Across the world history demonstrates how the fluidity and flexibility of what “real” men should (and shouldn’t) do undermines claims that men have “always” been this or that. And yet the myth of a timeless masculinity that somehow exists outside history and culture endures. But biology is not destiny — men are just as capable as women of being fully human.

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    • Momma Cyndi

      “men are just as capable as women of being fully human”
      TJO! that is way more than just a bit harsh!

    • ian shaw

      Pretty soon men will be able to give birth.

    • I can’t wait

      Yay! I for one can’t wait for men to give birth! LOL

    • Lindsay Clowes

      Stereotypes of patriarchal masculinity prevent many (perhaps all?) men from living to their full potential.
      ‘real’ men aren’t supposed to show emotions other than anger or rage.
      they are supposed to be strong and stand ‘on their own two feet’ – apart from the rest of humanity.
      Men’s lives are cut short because eg they aren’t supposed to show physical weakness because that would be ‘unmanly.’ So when they get sick they tend to ‘soldier on’ rather than obtaining medical advice
      And violence, taking risks with cars, guns, alcohol, cigarettes etc is ok for ‘real’ men.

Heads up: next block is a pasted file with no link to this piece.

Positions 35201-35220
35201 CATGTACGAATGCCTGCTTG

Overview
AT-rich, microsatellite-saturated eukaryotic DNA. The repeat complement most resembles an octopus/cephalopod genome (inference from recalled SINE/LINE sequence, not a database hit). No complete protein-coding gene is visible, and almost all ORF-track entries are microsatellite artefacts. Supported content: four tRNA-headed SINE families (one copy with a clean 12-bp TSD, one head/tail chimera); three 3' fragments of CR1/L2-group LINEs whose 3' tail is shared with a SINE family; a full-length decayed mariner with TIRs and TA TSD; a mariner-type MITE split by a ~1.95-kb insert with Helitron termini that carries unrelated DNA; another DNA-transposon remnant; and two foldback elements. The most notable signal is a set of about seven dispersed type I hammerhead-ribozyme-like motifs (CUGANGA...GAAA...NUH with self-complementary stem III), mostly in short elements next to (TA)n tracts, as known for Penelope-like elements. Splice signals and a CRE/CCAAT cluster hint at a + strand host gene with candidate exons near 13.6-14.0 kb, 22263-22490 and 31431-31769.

None of these behaviours are natural and all of them are harmful to men (as well as everyone else).

    • Rory Short

      A thought filled post! Stereo types of whatever kind especially when unconsciously absorbed by an individual impoverish not only the individual concerned but the whole community which is deprived of the richness that would flow from an individuality unrestricted by stereo types. It seems to me that the default position for most adult human beings is the unconscious ingestion of one or more stereo types. Thus a major task in our lives has to be the uncovering of such unconscious stereo typing and the shedding of it so that we can be free to be ourselves.

    • Mr. Direct

      It is physically impossible for men to “soldier on” through man flu ;-).

    • DLC

      I think one of the problems in the whole debate around masculinity is the mistaken notion that risk taking, violence, impulsivity, mysogyny, etc are the behaviours of men. My understanding is that they are the behaviour of boys in the bodies of men. Boys today either are not allowed to, or refuse to grow up. Personally, as a recovering SNAG, I get tired of the whole feminist refrain about men getting in touch with their emotions, and trying to be more ‘like women’. What we need is to be more like men, adult men: to have a safe place to give our energy free rein, to get in touch with our inner warrior – not the thug, gangster or street fighter, but like the master of martial arts who is so intimately connected with his strength, skill and emotions that he does anything to avoid a fight. We need proper mentors, and of course a safe place to weep, to yell, and grieve – like men. So much of this was taken from males during the industrial revolution, the world wars, Apartheid, and now the information age to name a few. Men have become cogs in the military-industrial machine. Fortunately, there are now countless men’s groups that are addressing these problems by giving men the space to start taking responsibiltiy for their lives, and control of their impulses. Real men are not opposed to feminism; in fact they embrace it. They know who they are, and can stand equal with women, rather than feeling the need to grovel, dominate, or lash out. Even aged 45, that is my current…